B.A.R. founding publisher Ross among new inductees to San Francisco LGBTQ walk of fame

  • by Cynthia Laird, News Editor
  • Friday February 25, 2022
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Jazz legend Billie Holiday, left, Bay Area Reporter publisher Bob Ross, trans leader Marsha P. Johnson, and marriage equality advocate Edie Windsor are four of the 24 new inductees into the Rainbow Honor Walk in San Francisco's Castro district. Photos: Holliday, courtesy Library of Congress; Ross, courtesy B.A.R.; Johnson, courtesy Biography; Windsor, courtesy ediewindsor.com
Jazz legend Billie Holiday, left, Bay Area Reporter publisher Bob Ross, trans leader Marsha P. Johnson, and marriage equality advocate Edie Windsor are four of the 24 new inductees into the Rainbow Honor Walk in San Francisco's Castro district. Photos: Holliday, courtesy Library of Congress; Ross, courtesy B.A.R.; Johnson, courtesy Biography; Windsor, courtesy ediewindsor.com

The Rainbow Honor Walk, which posthumously recognizes LGBTQ history-making pioneers, has announced its third class of inductees who will receive sidewalk tributes in San Francisco's LGBTQ Castro neighborhood.

They include Bob Ross, the co-founder and publisher of the Bay Area Reporter; jazz great Billie Holiday; trans leader Marsha P. Johnson; and marriage equality advocate Edie Windsor.

The project, which started in 2014, now has 36 plaques installed throughout the Castro, according to a news release from the all-volunteer board, with another eight scheduled for placement this spring. In 2021, the board unanimously selected San Francisco lesbian trailblazer Phyllis Lyon, who died in 2020.

Lyon and her partner, the late Del Martin, were the first same-sex couple to wed in San Francisco — twice, in 2004, which was voided, then in 2008 shortly before Martin died. The women co-founded the Daughters of Bilitis and published the Ladder, the first monthly lesbian publication focused on politics, fiction, poetry and connecting lesbians across the country. (Martin was already inducted in the honor walk in the first class.)

The board recently finalized the other 23 people who will make up the new class of honorees. The board now begins the process of raising about $150,000 to install the plaques. Each one costs about $6,000 to fabricate and install, according to the release.

B.A.R. publisher named

The B.A.R., which is at the tail end of its 50th anniversary year, had long sought induction for Ross (1934-2003), a gay man who launched the nation's oldest continuously published LGBTQ newspaper in the U.S. in April 1971. The nascent queer community quickly turned to the paper to find out what was going on. Politicians started to seek support from the LGBTQ community — and the paper's endorsement — and out leaders began to run for, and win, elected office. The gay late supervisor Harvey Milk was a political columnist for the paper.

During the AIDS epidemic, the B.A.R. became a source of news at a time when mainstream media outlets weren't covering the disease. Ross served for many years on the Golden Gate Bridge, Highway, and Transportation District board as well as the San Francisco Ballet board. His philanthropic work included co-founding the old Tavern Guild, and he served on the board of numerous nonprofits such as the former AIDS Emergency Fund, Meals on Wheels, and the Castro Lions.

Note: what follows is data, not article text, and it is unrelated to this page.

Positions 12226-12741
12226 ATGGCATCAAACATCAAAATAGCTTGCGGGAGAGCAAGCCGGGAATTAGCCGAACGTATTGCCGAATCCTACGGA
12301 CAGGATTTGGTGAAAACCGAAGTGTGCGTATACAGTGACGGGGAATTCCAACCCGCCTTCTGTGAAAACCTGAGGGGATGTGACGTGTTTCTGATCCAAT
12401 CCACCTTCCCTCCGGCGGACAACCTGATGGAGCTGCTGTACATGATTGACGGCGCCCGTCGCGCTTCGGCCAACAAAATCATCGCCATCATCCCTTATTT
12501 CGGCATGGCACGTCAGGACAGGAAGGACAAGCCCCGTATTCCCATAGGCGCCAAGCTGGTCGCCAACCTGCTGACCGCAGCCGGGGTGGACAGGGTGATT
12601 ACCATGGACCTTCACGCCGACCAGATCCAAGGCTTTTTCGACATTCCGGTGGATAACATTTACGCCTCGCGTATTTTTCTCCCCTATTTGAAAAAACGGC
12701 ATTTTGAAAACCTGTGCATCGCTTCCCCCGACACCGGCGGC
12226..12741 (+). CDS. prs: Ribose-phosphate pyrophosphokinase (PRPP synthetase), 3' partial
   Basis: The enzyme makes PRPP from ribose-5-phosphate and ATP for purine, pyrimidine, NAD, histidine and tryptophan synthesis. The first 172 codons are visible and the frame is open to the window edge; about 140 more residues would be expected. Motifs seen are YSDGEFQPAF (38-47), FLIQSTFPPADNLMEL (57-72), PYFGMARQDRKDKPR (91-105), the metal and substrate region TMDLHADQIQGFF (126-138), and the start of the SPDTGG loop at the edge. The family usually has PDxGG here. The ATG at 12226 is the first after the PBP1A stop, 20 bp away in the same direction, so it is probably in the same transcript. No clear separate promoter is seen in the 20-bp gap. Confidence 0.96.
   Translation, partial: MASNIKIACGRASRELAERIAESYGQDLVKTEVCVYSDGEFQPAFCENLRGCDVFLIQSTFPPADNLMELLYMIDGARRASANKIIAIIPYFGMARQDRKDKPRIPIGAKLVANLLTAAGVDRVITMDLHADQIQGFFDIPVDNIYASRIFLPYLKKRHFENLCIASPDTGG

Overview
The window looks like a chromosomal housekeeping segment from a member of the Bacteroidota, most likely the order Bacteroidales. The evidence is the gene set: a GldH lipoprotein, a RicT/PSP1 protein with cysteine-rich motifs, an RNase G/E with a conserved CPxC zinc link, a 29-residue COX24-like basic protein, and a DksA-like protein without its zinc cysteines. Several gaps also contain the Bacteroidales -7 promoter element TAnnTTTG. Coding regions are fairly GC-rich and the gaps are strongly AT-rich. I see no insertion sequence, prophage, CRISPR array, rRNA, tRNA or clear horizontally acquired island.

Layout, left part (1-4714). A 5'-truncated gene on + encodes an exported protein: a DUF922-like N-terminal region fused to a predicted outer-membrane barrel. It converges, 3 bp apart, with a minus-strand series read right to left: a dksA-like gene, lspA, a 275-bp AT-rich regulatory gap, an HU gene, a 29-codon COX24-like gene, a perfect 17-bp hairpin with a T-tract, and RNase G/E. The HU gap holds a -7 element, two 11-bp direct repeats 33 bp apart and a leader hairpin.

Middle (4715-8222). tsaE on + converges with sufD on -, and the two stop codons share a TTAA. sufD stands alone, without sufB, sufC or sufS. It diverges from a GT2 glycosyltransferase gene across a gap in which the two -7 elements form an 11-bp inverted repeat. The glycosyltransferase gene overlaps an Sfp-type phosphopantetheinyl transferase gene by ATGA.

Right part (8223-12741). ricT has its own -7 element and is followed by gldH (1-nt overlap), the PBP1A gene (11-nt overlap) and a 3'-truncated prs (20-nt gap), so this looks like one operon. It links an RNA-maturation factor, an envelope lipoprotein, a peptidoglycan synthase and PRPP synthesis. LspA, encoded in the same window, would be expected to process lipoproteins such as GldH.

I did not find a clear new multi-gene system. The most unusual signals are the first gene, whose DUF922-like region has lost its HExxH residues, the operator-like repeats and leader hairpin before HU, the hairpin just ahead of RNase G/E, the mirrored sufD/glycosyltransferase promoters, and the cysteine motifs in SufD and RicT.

Publisher Michael Yamashita said he was glad Ross would be part of the historical project.

"I'm gratified that Bob will join other LGBTQ pioneers for this distinct recognition," Yamashita stated. "Besides co-founding the Bay Area Reporter 51 years ago, he was an influential community leader who participated in the founding of many early gay organizations like the Tavern Guild, the Gay Olympics [now Gay Games] and AEF. He was a philanthropist to many community, AIDS, and arts and civic causes, which his legacy continues to support through the Bob Ross Foundation.

"He was one of many pioneers who came to San Francisco and helped make it a haven and community for LGBTQ people everywhere," Yamashita added.

Singers, filmmakers, and musicians

The honor walk's release outlined those being recognized. Board president Donna Sachet stated that the list is a mix of people who are "quite famous" and others who are not as well-known, as has been the case with previous inductees. One of the reasons for the honor walk is so that passersby can learn a little history about LGBTQs and their contributions around the world as they walk along main streets in the Castro.

Among the more famous inductees is Holiday (1915-1959), the Harlem-based singer and jazz legend who courageously made public a wide range of personal and political truths, notably recording 1939's anti-lynching song "Strange Fruit," widely considered one of America's most influential protest songs.

Holiday was the godmother of Bevan Dufty, a gay man who is an elected member of the BART board and a former San Francisco supervisor who represented the Castro and is now a resident. In a text message to the B.A.R., Dufty said he was happy with Holiday's inclusion in the honor walk.

"It's just thrilling that my godmother will be part of the Castro," Dufty wrote. "She had many women lovers and, if she were alive, she would be the most out and queer jazz icon."

Another inductee is gay filmmaker Peter Adair (1943-1996), best known for 1977's "Word is Out: Stories of Some of Our Lives," which offered a clear, detailed picture of the broad spectrum of the LGBTQ population.

Tullalah Bankhead (1902-1968) is another inductee. Openly "ambisextrous" and having relationships with men and women, the stage and screen actress, gay icon, and pioneering civil rights activist strongly opposed racism and segregation.

Esther Eng (1914-1970) was the first woman to direct Chinese-language films in the U.S. She is recognized as a female pioneer who crossed the boundaries of race, language, culture, and gender.